Triggering flowering in cannabis: a consequence of photoperiodism

By: Abdul Rehman Mohammad

The practice of indoor cultivation of cannabis is advantageous for accelerating the growth of the plant. Annual harvest capability can be maximized by increasing the annual production cycles of cannabis production. The phenomenon which is exploited to artificially flower the cannabis plant is the photoperiodic control: the innate biological light sensory system.

Many flowering plants sense seasonal changes, particularly the changes in night length, as signals to initiate flowering. Some plants flower when the night length starts to decrease and fall below their critical photoperiod, and these plants are classified as long day plants. Long day plants initiate their flowering during late spring or early summer. Examples of long day plants include oat (Avena), pea(Pisum sativum) and barley (Hordeum vulgare).

Other plants work in an entirely opposite manner. They initiate flowering when the night length starts to increase, and they are classified as short-day plants. A period of undisturbed darkness, above the critical photoperiod, is required for floral development. Examples of short-day plants include cotton (Gossypium), rice (Oryza), soybeans (Glycine max) and cannabis (Cannabis sativa and Cannabis indica).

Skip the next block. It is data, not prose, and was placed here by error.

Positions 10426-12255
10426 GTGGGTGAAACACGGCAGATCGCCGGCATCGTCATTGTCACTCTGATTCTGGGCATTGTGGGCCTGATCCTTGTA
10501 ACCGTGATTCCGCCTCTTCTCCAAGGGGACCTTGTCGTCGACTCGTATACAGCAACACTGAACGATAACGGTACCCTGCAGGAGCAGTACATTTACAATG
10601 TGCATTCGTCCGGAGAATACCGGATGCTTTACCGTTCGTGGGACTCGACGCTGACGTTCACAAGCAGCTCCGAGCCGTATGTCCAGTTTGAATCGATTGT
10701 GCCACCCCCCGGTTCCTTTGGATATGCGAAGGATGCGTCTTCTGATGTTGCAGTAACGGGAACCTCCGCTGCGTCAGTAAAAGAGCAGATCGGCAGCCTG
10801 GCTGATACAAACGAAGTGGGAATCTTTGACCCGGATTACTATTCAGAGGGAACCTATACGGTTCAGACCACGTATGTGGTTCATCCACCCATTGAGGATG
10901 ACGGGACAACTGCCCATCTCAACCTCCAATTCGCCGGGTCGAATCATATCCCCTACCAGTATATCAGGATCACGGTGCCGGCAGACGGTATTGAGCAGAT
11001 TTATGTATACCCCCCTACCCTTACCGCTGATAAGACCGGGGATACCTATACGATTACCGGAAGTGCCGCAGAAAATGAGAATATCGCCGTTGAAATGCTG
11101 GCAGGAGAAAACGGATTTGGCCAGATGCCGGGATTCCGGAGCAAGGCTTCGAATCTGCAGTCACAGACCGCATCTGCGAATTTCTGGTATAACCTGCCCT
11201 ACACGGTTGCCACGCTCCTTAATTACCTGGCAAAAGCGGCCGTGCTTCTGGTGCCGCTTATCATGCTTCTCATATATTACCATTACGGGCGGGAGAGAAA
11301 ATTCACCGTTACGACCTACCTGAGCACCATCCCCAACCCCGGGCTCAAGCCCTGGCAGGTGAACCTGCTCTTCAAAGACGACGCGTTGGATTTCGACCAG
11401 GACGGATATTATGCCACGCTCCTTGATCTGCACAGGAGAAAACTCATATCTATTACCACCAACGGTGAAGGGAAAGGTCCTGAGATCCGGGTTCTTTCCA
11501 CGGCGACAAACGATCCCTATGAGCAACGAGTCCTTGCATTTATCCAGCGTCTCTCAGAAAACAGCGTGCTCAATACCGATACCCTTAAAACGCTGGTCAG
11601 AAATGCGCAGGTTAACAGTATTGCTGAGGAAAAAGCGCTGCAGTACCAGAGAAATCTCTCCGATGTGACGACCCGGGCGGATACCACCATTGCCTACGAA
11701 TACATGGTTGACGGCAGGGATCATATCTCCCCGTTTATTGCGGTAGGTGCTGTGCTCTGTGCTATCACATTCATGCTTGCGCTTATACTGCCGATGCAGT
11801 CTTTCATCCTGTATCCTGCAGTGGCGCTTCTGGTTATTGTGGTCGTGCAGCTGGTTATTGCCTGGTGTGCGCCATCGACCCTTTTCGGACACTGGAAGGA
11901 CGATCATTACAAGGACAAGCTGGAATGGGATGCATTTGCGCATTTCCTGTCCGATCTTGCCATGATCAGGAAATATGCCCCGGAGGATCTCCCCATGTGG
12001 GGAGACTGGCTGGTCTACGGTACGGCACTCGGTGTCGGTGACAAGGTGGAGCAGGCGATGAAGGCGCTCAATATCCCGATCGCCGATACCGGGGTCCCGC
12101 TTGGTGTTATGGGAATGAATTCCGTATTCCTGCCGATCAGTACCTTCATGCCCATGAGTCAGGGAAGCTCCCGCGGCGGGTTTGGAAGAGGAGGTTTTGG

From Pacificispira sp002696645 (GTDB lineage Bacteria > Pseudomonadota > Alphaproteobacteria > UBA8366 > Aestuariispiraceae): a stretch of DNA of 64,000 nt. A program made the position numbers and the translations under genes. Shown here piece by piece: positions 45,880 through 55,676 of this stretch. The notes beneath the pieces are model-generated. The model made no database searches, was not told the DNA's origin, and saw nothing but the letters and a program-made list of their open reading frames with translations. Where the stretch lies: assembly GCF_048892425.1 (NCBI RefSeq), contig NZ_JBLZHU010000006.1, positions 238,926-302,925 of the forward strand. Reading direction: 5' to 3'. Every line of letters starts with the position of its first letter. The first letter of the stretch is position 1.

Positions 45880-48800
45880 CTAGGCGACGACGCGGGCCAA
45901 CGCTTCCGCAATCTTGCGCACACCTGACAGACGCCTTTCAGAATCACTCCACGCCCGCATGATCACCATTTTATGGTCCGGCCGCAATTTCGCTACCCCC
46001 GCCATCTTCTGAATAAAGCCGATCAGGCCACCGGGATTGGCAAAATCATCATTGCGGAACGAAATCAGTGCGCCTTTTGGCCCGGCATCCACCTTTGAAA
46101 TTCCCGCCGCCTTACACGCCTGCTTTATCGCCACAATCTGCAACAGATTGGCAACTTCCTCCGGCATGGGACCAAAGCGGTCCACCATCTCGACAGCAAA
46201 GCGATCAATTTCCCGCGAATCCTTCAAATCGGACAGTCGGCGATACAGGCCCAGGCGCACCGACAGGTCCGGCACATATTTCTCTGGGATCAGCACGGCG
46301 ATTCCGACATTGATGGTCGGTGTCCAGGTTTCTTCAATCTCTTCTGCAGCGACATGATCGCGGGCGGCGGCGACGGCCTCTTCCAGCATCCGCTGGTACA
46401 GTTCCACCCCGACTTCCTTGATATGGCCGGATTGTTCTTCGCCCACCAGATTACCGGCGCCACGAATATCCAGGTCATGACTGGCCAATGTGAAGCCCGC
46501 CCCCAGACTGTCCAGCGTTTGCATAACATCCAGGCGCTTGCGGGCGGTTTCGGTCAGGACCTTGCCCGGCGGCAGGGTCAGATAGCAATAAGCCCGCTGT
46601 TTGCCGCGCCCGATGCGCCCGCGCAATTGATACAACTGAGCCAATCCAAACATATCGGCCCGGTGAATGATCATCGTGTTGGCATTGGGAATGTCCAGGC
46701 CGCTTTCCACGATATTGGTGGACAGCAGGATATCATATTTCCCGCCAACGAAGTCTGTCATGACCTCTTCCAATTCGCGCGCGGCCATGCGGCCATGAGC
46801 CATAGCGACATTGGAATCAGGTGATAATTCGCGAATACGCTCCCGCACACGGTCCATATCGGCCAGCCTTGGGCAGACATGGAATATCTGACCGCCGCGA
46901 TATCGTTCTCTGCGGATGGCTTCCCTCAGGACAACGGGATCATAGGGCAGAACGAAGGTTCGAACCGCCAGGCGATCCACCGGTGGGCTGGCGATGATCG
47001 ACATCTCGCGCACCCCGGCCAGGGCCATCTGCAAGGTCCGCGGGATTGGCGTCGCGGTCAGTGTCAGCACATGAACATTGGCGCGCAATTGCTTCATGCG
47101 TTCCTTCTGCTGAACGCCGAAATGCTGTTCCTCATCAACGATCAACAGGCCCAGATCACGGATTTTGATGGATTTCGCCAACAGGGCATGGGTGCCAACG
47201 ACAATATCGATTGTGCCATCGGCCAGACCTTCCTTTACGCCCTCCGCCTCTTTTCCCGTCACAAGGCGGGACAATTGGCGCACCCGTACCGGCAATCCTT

There are some plants which are classified as day-neutral plants, in which floral development is independent of the photoperiod. Plants such as cucumbers(Cucumis sativus), corn (Z. mays subsp. mays) and tomatoes (Solanum lycopersicum) are examples of day neutral plants.

The Phytochrome light sensors

Phytochromes are proteins which are present in the cannabis plant and sensitive to light in the red and far-red region of the visible spectrum. Phytochromes exist in either the ground (Pr) or excited state (Pfr). In the Pr state, phytochromes can absorb red light (wavelength of 650–670 nm)  and consequently transform into the excited state Pfr. The excited state only absorbs light near the infra-red region (wavelength 705–740 nm), converting it back to the ground state. Infra-red light is commonly used in production facilities to promote the flowering of cannabis.